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Review: N++

At a Glance

This game is recommended!
While there are many great games out there, this is one manages to be good fun and stay fairly true to Christian moral values.

If you're looking to add a new game to your collection, consider this one!

ESRB Rating: NR - Not Rated
My Rating: Everyone
Genre: Platformer
License: Commercial
Release Year: 2016
Review Published On: September 9th, 2020
Played on: Thaddeus

Available from:

Humble Store, Steam

Save System:

Your statistics are recorded whenever your ninja dies or you complete a level. Your actual progress is only updated when you complete an episode (five levels).

To pause the game, bring up the pause menu by pressing ESC*.

Summary of
Major Issues:

Your stick-figure character can be blown up, electrocuted, smacked around, and otherwise harmed by the various hazards in a level. Given the minimal style, this is little more than slapstick.

"Blood" can be enabled, but all this does is make more lines fly about. (See the 2nd screenshot below)

Screenshots

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Mazes and rooms

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You'll get used to seeing this

[view screenshot]
Wandering in traffic



Game Overview

There's an old saying among gamers: graphics aren't everything. This has been proven time and time again, but the clean, minimal graphical style showcased in N++ really drives it home. This game is entirely focused on its fast-paced gameplay; detailed graphics would just get in everybody's way.

N++ describes itself as a momentum-driven platformer, and that sums everything up very well. It's all about navigating rooms filled with dangerous enemies*, obstacles, and gold as quickly and effectively as possible. Even one mistake will prove fatal, so each jump and pivot needs to land perfectly.

You're also on a strict time limit -- spend too long in a level, and you may not have enough time to survive the rest of the episode. Collecting gold grants you points and extends the time limit, but being greedy is a surefire way to lead your stick figure ninja into a deadly trap.

While the basic idea is simple enough, you'll need some serious reflexes and careful planning to conquer the later levels in this game. This puts N++ out of reach for many casual gamers, but if you're up for a challenge, give it a look.

Points of Interest

Insane number of levels
Each episode has five levels, but there are a total of 120 episodes waiting to drive you mad. If you get stuck, you can skip an episode or two. However, since new episodes only become available after you've cleared earlier ones, you'll eventually get trapped by the limits of your own skill.

Alternatively, there's also the option to make your own levels or play levels made by other users.
Four gameplay modes
If you're playing alone, you can choose between the solo mode or up the ante by playing the hardcore* mode. In the latter, failure is a much more serious problem and additional rules restrict your gameplay. On the other hand, if you want to play with friends, you and up to three friends can either solve the levels as partners in co-op* mode, or as competitors in the race mode.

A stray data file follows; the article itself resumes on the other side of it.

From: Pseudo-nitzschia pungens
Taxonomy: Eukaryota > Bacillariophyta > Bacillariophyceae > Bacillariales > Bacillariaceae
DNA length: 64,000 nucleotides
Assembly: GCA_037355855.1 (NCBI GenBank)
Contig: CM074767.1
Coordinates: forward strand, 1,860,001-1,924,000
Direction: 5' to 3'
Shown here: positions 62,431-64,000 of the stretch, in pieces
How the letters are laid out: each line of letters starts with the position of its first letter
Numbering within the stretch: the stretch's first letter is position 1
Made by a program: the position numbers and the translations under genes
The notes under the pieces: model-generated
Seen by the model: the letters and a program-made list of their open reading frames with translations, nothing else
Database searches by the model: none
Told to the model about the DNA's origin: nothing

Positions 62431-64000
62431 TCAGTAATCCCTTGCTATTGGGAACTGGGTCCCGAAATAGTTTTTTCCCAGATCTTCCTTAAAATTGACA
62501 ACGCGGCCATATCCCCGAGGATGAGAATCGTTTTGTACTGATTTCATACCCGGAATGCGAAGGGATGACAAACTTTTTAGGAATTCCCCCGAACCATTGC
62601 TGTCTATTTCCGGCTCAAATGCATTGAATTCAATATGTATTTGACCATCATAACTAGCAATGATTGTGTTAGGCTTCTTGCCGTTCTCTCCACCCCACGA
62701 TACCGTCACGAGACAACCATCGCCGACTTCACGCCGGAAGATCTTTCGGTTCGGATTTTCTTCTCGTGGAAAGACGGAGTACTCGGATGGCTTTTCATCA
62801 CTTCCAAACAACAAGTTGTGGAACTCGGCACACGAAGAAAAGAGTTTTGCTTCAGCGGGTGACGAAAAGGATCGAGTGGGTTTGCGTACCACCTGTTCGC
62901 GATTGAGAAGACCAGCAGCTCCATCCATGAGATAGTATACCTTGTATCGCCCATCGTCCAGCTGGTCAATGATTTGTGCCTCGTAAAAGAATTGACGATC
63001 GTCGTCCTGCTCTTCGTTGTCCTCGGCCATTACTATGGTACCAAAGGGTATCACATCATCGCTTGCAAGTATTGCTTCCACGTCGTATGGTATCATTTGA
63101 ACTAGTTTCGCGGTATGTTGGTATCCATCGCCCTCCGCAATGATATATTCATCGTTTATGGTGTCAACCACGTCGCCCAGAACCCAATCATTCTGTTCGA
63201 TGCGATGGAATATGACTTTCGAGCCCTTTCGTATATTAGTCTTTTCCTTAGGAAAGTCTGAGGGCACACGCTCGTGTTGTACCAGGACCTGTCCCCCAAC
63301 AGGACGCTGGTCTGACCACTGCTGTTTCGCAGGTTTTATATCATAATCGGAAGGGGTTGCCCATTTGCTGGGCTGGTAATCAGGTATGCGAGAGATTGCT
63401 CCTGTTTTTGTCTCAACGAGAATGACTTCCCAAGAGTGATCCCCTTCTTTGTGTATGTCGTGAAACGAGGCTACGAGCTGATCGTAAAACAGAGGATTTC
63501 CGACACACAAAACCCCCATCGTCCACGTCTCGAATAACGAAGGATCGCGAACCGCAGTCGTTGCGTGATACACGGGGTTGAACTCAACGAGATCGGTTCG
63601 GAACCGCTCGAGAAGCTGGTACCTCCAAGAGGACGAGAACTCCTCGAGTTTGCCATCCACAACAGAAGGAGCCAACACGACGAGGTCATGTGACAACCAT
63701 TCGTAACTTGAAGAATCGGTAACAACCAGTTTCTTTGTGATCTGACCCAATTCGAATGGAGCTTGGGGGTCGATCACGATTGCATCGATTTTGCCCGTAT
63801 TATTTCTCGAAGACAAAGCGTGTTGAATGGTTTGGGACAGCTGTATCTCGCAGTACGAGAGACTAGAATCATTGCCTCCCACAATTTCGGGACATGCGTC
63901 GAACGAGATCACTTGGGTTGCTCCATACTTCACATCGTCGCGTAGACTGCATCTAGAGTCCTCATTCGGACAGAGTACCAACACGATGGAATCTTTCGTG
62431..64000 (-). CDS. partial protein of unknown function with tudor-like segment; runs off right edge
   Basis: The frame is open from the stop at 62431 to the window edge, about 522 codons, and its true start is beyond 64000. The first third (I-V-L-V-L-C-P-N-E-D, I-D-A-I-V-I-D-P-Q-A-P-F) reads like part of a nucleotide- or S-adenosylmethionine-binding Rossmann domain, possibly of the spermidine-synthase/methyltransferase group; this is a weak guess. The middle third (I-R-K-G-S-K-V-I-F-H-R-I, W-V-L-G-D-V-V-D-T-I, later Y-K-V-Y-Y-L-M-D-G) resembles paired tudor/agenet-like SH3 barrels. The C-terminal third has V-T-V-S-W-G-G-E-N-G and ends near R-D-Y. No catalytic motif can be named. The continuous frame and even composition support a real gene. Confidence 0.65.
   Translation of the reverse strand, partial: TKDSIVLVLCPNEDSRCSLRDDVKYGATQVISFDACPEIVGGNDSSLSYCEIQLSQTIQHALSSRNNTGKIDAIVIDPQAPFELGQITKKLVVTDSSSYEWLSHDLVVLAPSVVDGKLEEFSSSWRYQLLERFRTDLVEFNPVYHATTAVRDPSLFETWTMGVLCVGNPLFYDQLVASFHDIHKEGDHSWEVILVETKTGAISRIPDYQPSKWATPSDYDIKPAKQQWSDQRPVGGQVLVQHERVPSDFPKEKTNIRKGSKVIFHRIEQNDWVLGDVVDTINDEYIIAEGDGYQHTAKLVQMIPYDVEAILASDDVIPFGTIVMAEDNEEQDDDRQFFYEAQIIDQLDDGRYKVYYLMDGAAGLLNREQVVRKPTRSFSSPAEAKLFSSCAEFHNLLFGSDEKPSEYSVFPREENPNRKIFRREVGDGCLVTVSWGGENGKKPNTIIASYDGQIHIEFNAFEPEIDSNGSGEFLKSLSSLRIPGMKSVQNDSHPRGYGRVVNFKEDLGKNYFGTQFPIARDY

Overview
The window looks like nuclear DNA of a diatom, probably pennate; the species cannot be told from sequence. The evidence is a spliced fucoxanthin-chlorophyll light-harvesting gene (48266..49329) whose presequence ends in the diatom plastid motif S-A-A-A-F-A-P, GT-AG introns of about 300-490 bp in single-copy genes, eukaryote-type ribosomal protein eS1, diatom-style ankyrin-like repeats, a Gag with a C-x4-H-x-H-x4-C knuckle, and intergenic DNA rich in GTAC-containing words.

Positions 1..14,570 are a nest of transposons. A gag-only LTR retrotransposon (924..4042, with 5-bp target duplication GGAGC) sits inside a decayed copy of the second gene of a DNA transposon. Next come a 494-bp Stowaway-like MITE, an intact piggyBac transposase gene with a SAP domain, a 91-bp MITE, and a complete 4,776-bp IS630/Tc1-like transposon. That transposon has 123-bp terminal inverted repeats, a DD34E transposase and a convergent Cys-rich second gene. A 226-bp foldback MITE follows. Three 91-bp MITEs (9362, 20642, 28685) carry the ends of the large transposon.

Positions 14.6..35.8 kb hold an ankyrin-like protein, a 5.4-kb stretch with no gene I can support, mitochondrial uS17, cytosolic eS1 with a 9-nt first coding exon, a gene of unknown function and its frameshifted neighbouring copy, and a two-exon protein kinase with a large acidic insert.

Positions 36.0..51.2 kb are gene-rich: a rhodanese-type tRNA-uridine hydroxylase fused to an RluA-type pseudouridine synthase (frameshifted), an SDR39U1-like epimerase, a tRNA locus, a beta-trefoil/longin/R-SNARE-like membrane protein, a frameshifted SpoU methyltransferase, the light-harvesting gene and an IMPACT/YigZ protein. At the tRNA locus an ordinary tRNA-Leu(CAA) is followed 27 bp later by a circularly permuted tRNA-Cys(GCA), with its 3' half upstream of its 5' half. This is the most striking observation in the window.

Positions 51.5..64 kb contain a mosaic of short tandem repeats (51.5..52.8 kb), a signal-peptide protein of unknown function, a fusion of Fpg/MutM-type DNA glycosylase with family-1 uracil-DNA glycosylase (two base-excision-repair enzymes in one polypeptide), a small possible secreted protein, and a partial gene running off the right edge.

Unlockable palettes and cosmetics
When you progress beyond certain points, you'll be rewarded with a new color palette or a special headband. Once "funlocked", you'll have more options to choose from when it comes to customizing the game's appearance.

A slight downside to this is that when you unlock* a new cosmetic option, the game automatically switches to it. Some of the palettes that are available are very ugly, and bring to mind the old days of angry fruit salad. Thus, you'll probably be switching back to your favorite palette every so often.
Steam community features
As you try out your slick ninja skills in these difficult episodes, you'll have the opportunity to earn 33 achievements*. Most of these are awarded for completing sets of levels in various ways. For example, if you clear a specific set of episodes, you can earn two achievements* -- one for clearing the levels, and one for managing to not die while doing so. Unsurprisingly, only a very few brave souls managed to earn even half of them.

There is also a set of Steam trading cards*, if you're interested in those. You'll have far more luck collecting those, to be honest.
User created levels leave something to be desired
Unlike a lot of games that provide the ability to make your own levels, there doesn't seem to be much quality control here. Some levels are flat out unplayable, while others are just insanely difficult.

Concerns and Issues

Very high difficulty
If you're a gamer who gets frustrated easily, this probably won't be the game for you. Outside of hardcore* mode, you can try a level as many times as you want, but since every failure is caused by a mistake you made or a lack of skill on your part, this game could easily bring out someone's temper. The developers were clearly aware of this, as they've included an achievement* called "You suck but that's okay". You get it by dying in the tutorial levels.
Stick figure violence
There are many, many ways for your ninja to die in this game. This can include being blown up, getting electrocuted, getting smashed, being flung into a hard surface at high speed, or simply falling to its death. The good news about this is that it's never depicted graphically; at most, the stick figure's lines pop apart and bounce around the room.

There technically is some blood, but this is little more than additional lines added as a special effect. You can disable these extra lines via the option menu if you'd prefer to play without them.

On a side note, skillfully clearing all of the dangers in a room only to screw up and trip a land mine at the last second can be hilarious, even if it wasn't intentional.